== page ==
while this one is not on etsy, I just added this stratozpheric doodle to our online shop
Monday, November 15, 2010
Entering my classroom I had my plans set for the week, but I wasn't sure what topic I would be teaching in 90 minutes. I knew that I wanted the students to practice taking notes from an article and I knew I would head to Science Daily , click on video, click on time & space...
And I would pick something and go from there.
Mira is a star with a tail, a Red Giant that is spewing hydrogen, carbon, and oxygen into the universe as it moves rather quickly to its future home as a White Dwarf. We have known about Mira for hundreds of years, yet we have only known about its tail for a few of them. It all has to do with how we are blessed that the atmosphere blocks so much UV light. It took a satellite mapping the universe's UV light to see the tail. Which is long, way long.
When I told my students that Mira was a variable star, many impressed me by saying "Cepheid." But I told them they were wrong and then explained to them that the universe has more variables than the Cepheids and in fact the others are called Miras.
So I stumbled upon a truly shooting star, which is planting seeds into a universe ready to create new stars and planets:
Sunday, November 14, 2010
In August when I returned from my eight days of silent retreat at Wernersville, I wrote about watching a day come into existence through my stained glass which was hanging in the window. The mandala had been made for my spiritual director for the week, who was once again guiding me into relationship with Sophia.
I call the piece, A Sophia Spiral Mandala, which doesn't just happen to have 21 pieces of glass. It has 21 pieces of glass because the design came to be after spending time with Sophia and a passage (The Book of Wisdom, chapter 7) that includes her 21 attributes:
22 For within her is a spirit intelligent, holy, unique, manifold, subtle, mobile, incisive, unsullied, lucid, invulnerable, benevolent, shrewd,
23 irresistible, beneficent, friendly to human beings, steadfast, dependable, unperturbed, almighty, all-surveying, penetrating all intelligent, pure and most subtle spirits.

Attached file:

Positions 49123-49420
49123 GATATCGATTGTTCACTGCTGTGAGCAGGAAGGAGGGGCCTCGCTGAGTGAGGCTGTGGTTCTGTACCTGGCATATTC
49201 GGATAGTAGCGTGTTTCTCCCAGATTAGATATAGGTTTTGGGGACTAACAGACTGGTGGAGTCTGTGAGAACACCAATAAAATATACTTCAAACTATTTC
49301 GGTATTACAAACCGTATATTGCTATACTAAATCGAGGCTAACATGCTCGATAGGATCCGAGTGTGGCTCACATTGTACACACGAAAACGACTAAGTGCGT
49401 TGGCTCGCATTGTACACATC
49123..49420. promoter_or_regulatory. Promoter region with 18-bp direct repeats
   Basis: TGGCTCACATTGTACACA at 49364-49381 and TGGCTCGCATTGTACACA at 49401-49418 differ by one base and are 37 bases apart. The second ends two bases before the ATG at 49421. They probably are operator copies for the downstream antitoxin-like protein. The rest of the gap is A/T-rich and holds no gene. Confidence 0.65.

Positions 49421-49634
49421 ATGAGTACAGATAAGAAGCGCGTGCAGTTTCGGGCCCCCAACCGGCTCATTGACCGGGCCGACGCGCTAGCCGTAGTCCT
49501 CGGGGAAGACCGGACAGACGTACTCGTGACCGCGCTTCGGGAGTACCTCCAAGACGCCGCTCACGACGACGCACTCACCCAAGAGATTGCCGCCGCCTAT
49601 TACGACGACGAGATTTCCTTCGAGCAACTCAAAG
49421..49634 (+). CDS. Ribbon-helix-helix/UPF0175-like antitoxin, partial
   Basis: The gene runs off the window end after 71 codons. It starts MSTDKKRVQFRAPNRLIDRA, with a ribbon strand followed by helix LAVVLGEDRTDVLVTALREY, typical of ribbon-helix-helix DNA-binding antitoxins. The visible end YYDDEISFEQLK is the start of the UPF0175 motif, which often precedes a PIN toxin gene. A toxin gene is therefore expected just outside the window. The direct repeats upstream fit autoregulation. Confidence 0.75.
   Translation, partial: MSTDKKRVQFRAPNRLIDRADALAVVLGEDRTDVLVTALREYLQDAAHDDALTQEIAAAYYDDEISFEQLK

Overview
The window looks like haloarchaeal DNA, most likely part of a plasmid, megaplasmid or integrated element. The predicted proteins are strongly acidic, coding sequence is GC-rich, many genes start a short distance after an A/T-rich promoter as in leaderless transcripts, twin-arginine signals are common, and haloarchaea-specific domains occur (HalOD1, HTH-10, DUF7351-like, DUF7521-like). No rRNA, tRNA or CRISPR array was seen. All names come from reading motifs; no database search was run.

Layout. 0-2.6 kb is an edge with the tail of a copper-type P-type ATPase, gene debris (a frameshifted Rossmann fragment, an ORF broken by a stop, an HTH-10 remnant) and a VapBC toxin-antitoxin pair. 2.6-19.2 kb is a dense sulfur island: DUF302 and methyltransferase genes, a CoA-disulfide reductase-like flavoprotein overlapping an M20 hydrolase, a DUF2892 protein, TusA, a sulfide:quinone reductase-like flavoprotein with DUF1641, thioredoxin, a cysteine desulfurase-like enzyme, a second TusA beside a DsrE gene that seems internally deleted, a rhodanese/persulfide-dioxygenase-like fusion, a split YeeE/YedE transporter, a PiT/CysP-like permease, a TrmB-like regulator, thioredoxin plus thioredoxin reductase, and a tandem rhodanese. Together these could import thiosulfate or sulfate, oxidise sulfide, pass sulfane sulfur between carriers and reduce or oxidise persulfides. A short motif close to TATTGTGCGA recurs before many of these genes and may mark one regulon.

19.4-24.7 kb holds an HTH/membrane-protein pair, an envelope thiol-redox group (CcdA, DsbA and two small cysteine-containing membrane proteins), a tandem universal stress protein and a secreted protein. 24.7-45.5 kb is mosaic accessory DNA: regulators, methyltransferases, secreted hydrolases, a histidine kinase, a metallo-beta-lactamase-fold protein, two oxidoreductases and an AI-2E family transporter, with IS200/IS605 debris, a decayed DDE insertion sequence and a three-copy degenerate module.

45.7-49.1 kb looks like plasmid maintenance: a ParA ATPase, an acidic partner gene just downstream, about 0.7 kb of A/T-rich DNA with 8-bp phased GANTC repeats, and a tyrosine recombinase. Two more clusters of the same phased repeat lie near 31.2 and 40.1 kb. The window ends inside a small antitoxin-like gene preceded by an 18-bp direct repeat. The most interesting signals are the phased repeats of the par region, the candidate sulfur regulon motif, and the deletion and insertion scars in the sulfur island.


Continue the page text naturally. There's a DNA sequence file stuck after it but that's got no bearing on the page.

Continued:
This week I decided to make a new mandala for our craft shows. I cut out four pieces of five types of blue green glass and than pulled out the Youghiogeny glass for the 21st. As I was writing a blurb to describe the mandala, it occurred to me what that 21st piece is. As we grow to know God in all images, we spiral into ourselves, and what we find is our true self. And there is nothing I can put in that location better than a piece of amazing glass from western Pennsylvania:
I love how Ruth Duck takes her wonderful new lyrics and places them into melodies I adore. Here is verse 3 of "Wash Oh God our Sons and Daughters"
O how deep your holy wisdom! Unimagined, all your ways! To your name be glory, honor! With our lives we worship, praise! We your people stand before you, water-washed and Spirit born. By your grace, our lives we offer. Recreate us; God, transform!Now close your eyes and imagine Sophia searching for you and you searching for Sophia and the amazing beauty that resides in us and so wants to shine in the light:
peace, hope, and joy be with you.
Wednesday, November 10, 2010
Monday, November 8, 2010
It is likely that I am going to be a featured crafter on a blog in a few weeks, since I had to type up some answers, I will try a few of them out here:
1) Please tell us a bit about yourself – where you live, the name of your business. (and how you chose your shop name), what you sell, etc.
I live in Lansdale in a one bedroom two studio row home. My wife and business partner, Margaret Almon, came up with our name, Nutmeg Designs. Nutmeg has nothing to do with our craft, but all to do with an old nickname. Design is what we love to do. I primarily sell stained glass suncatchers and small panels. I collaborate with Margaret on mosaic signs. I design the lettering and numbers and cut out the pieces. Then I hand them to Margaret, who glues them down and does the background creating the mosaic.
3) Of all your creations, what is your favorite? And why?
My favorite design is now known as the Dr. Ed Mandala. It is named in memory of a good friend who died of pancreatic cancer. The last time I saw him in public was at a craft show and he bought a mandala. Soon after he died, I named it after him and have donated 30% of all sales to pancreatic cancer research.
4) What is your favorite possession, and why do you cherish it?
Got to go with two and they both came from my grandmothers. Mamie was a quilter and I own a few of them. She was the first crafter I knew. The Log Cabin quilt in blues, which she made for Margaret and I, is the one we use. From Mom Mom I got years of strudel and the lesson on how to make it. She taught me shortly before she had a stroke and that day spent in her kitchen is seen as a blessing for sure. I am the one who now makes it for our family.
5) Is there something special you collect? (If so, photos are very welcome!)
Back in the day it was baseball cards then books. Now it is craft with a special love of Scherenschnitte and art ceramic tiles. Some say I have a good jazz collection.